Going up to a 15.6in screen still gives you plenty of cheap choices. For example, you could get an Ideapad 100s with 4GB of memory and a 500GB hard drive for £199.99, or with 8GB and a 1TB hard drive for £249.95. Better still, John Lewis is selling the same 8GB laptop with a faster Intel Core i3-5005U processor for £289.95. John Lewis includes a two-year guarantee, so if it fails after that, you’d just buy a new PC.
Alternatives include the Asus X540 (from £229, was £399.99) and X553SA (£289.95), and various models of the Acer Aspire ES1-531 (from £229.99). They’re all much of a muchness, so drop by a local store and see if there’s one you fancy. Obviously, these laptops are nothing like as well made as the MacBooks at three or four times the price, but they only need to be robust enough to survive your home environment. Also, while they don’t have very good keyboards (the Ideapad 100s’ isn’t too bad), I’m assuming you’ll use them with an external keyboard and mouse.
You can buy better Windows laptops if you are willing to spend more: examples include the Asus Zenbook X305 (£579.95) and the Lenovo Yoga 500 (£549.99) or 700 (£749.95). But these are getting close to MacBook price territory….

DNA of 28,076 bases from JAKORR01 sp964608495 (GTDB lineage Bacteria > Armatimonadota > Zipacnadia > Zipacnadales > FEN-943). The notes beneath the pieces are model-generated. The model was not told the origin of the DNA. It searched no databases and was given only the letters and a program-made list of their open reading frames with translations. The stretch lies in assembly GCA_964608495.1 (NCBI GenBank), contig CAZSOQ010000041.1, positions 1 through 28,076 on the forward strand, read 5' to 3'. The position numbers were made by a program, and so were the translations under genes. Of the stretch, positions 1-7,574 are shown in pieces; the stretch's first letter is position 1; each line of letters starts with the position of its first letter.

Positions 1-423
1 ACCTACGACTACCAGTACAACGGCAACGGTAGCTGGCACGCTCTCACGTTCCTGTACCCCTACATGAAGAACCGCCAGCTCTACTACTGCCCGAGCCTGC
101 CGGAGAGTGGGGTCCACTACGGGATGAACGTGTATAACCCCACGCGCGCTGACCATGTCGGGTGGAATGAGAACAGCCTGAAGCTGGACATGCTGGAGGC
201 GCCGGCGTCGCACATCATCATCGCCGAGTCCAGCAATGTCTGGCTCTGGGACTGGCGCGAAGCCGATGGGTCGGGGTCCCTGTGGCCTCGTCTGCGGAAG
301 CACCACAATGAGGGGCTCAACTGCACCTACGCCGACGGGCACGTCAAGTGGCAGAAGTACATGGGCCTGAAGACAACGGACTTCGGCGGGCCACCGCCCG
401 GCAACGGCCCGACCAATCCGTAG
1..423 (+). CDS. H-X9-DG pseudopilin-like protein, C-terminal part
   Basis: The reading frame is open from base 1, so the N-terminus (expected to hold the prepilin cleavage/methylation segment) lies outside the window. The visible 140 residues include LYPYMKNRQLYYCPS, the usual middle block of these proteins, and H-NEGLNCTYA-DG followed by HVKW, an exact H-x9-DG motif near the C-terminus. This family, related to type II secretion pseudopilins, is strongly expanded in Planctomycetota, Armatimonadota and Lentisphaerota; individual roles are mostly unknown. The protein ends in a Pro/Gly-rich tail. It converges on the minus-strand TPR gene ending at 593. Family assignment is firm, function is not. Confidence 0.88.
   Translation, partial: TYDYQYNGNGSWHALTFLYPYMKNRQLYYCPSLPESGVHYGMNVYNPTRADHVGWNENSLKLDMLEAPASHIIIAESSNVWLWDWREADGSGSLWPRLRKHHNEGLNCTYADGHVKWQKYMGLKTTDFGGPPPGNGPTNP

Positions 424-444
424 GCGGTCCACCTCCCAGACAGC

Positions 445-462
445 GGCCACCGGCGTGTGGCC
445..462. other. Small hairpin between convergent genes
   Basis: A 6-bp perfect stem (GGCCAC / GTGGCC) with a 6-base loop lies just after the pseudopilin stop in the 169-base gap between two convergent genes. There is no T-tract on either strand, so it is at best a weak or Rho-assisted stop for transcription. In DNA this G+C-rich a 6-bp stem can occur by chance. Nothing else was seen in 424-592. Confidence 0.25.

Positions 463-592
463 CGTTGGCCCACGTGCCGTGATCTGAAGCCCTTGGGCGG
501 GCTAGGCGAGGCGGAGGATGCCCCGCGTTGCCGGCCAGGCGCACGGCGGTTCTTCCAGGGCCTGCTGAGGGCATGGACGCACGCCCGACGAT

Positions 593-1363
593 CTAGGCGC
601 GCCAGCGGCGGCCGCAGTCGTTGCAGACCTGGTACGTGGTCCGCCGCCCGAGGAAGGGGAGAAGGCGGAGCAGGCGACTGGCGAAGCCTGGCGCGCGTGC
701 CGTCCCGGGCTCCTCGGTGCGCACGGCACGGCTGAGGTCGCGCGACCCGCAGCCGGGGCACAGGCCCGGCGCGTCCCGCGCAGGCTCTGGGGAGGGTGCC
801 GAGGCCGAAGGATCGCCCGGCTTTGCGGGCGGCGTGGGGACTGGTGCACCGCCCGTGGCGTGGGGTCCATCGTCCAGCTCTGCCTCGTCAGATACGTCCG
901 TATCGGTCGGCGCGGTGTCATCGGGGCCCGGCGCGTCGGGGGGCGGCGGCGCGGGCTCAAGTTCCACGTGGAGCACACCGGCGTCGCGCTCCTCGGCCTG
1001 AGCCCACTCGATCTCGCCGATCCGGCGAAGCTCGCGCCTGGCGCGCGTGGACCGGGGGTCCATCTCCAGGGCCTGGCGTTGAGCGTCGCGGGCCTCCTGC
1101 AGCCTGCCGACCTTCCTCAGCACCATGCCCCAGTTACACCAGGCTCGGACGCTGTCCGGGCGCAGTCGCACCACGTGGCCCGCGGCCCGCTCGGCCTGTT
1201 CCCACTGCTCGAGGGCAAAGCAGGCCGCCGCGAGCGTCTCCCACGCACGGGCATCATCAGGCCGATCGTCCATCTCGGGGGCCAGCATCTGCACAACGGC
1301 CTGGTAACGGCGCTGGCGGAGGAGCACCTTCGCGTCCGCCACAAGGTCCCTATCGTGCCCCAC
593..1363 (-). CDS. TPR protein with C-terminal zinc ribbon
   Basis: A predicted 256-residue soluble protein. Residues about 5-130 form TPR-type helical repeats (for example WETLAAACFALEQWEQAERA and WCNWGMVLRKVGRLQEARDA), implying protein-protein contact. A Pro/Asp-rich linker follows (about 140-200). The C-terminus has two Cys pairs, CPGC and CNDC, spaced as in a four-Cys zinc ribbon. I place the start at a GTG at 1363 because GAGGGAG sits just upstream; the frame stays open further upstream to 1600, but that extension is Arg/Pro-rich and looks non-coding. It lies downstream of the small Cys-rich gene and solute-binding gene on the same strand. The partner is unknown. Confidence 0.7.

If you would prefer a laptop running Windows 7 Pro, have a look at the Dell Vostro 3558. (Vostro is Dell’s range for small office/home office users.) This is a solid laptop with a decent keyboard for £229 plus delivery plus VAT (currently £274.80 at Dell UK), or £269 if you swap the 500GB hard drive for a 128GB SSD. Which I would. Either way, the big attraction is that you can add three years of next-business-day on-site support for only £91. (Yes, they come to your house. They’ve been to mine.)
Debenhams is retailing the Vostro 3558 at £286, but that comes with the standard one-year warranty.
Go for Office 365
To minimise problems, you should aim to use the same version of Microsoft Office as your employer, so talk him or her into signing up for Microsoft Office 365 Business. This provides the Office suite (including OneNote and Publisher) running on your PC or Mac, the online, smartphone and tablet versions, 1TB of cloud storage per user, plus email and telephone support for £7 per person per month, plus VAT. That’s less than the hourly wage for most UK adults, and lawyers can charge from £150 to £850 or more per hour.